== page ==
There’s more than one way to make an understanding of this song, it has to be done individually. For me, this song is about a drug addict and the feelings and problems he or she faces every day. This song is an excellent description of exactly that – there’s so much prejudice in today’s community, and it might be easy to forget (when we’re talking about someone with drug addiction) that we’re dealing with human beings with feelings, thoughts, families etc.

Don Henley, one of the band-members of The Eagles, said this about the song: “Some of the wilder interpretations of that song have been amazing. It was really about the excesses of American culture and certain girls we knew. But it was also about the uneasy balance between art and commerce.” They mean to say that this song is really about materialism, and the problems materialism can cause.

So, just to make it clear, this analysis is my interpretation of the song.

One of the linguistic effects The Eagles have used in this song is rhyme;

“Last thing I remember, I was
Running for the door
I had to find the passage back
To the place I was before
‘Relax,’ said the night man,
‘We are programmed to receive.
You can check-out any time you like,
But you can never leave!’”
The rhymes are there to maintain the rhythm, which is important in a song; otherwise it would be difficult to sing. Also, it’s easier to remember something if it rhymes, because of the repetitive sounds. That may be one of the reasons why this song is so well known – people remember it.

The Eagles has also used repetition of phrases and words; “She got a lot of pretty, pretty boys she calls friends,” and “Some dance to remember, some dance to forget”.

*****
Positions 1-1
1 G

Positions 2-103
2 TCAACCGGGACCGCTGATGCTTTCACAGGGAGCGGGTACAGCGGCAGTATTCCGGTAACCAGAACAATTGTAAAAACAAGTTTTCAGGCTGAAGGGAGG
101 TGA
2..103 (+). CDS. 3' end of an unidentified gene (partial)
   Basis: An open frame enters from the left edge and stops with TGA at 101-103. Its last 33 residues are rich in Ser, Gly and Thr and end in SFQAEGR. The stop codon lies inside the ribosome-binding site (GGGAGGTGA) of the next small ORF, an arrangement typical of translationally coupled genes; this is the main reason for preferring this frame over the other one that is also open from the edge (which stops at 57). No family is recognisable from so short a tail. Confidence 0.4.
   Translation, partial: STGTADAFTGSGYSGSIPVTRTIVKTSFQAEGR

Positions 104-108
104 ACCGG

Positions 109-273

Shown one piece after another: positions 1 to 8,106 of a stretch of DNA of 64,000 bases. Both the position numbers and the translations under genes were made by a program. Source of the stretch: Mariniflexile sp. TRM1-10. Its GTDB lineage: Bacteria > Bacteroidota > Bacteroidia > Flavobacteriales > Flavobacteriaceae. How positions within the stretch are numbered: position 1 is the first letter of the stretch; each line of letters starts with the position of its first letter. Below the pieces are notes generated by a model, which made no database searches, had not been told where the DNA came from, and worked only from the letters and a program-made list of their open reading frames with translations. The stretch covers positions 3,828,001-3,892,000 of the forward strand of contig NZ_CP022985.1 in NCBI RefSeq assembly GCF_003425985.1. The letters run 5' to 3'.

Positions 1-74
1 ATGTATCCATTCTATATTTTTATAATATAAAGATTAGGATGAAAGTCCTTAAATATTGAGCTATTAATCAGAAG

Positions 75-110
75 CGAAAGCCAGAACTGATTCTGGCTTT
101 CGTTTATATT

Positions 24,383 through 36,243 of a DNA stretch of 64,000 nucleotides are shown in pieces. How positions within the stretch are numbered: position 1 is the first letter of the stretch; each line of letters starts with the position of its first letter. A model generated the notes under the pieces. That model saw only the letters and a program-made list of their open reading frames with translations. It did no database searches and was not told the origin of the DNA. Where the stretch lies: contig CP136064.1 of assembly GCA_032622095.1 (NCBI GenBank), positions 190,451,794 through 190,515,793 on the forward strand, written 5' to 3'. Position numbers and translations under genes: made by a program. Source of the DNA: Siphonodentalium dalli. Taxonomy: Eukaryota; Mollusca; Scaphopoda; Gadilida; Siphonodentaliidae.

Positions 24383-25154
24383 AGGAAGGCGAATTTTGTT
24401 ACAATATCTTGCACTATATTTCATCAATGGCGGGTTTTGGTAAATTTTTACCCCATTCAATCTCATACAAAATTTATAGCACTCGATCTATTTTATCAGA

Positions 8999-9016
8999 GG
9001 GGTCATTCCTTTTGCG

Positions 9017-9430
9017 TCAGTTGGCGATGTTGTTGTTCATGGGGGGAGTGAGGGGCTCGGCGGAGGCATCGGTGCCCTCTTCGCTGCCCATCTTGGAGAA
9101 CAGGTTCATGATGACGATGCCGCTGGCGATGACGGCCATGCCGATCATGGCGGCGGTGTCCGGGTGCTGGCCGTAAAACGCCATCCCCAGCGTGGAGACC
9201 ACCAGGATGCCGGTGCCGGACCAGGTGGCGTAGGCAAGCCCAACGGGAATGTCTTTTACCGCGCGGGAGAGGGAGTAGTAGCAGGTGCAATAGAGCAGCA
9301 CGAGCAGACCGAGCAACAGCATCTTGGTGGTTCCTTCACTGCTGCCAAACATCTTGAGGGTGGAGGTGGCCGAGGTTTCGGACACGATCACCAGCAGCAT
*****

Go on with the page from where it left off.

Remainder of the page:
When I look at the first words in some of the stanzas, I can see that the band has used repetition there as well. This is an example from the sixth stanza;

They gathered for the feast
They stab it with their steely knives.”

In this particular stanza, repetition is combined with strong words to really make the listener comprehend what these persons are going through, and thereby make the listener to feel sympathy for them.

The choice of words in this text is very different from most texts – they’re very strong and symbolic. “Warm smell of colitas, rising up through the air,” refers to the smell of smoking marihuana. “Colitas” is Spanish slang, and the actual meaning is “the butt of a joint.”

“Tiffany-twisted” is also an example of special words. Tiffany’s is a famous jewellery shop, so the listener may picture a rich girl, wearing her expensive jewellery from Tiffany’s. This shows that money is a very important issue for the people at the hotel. The Eagles play with the words in that sentence; “Her mind is Tiffany-twisted, she got the Mercedes bends.”

Materialism, to own many expensive things, such as cars and jewellery, may seem like the ideal life, but the truth about materialism is twisted and bent into something beautiful and tempting. It can become an obsession, and in an attempt to earn money fast, some people become drug dealers, something which creates unnecessary problems for the community.

It’s important to remember that I, as mentioned before, interpret this poem as a description of a drug addicted person’s life.

The person in this song is trapped at a hotel, or brothel, which is probably owned by a drug dealer. This makes it even harder for the drug addict to leave, especially since this person may owe the pusher a great deal of money. This is explained in these sentences; “And she said ‘We are all just prisoners here, of our own device’” and “’We are programmed to receive. You can check-out any time you like, But you can never leave!’”.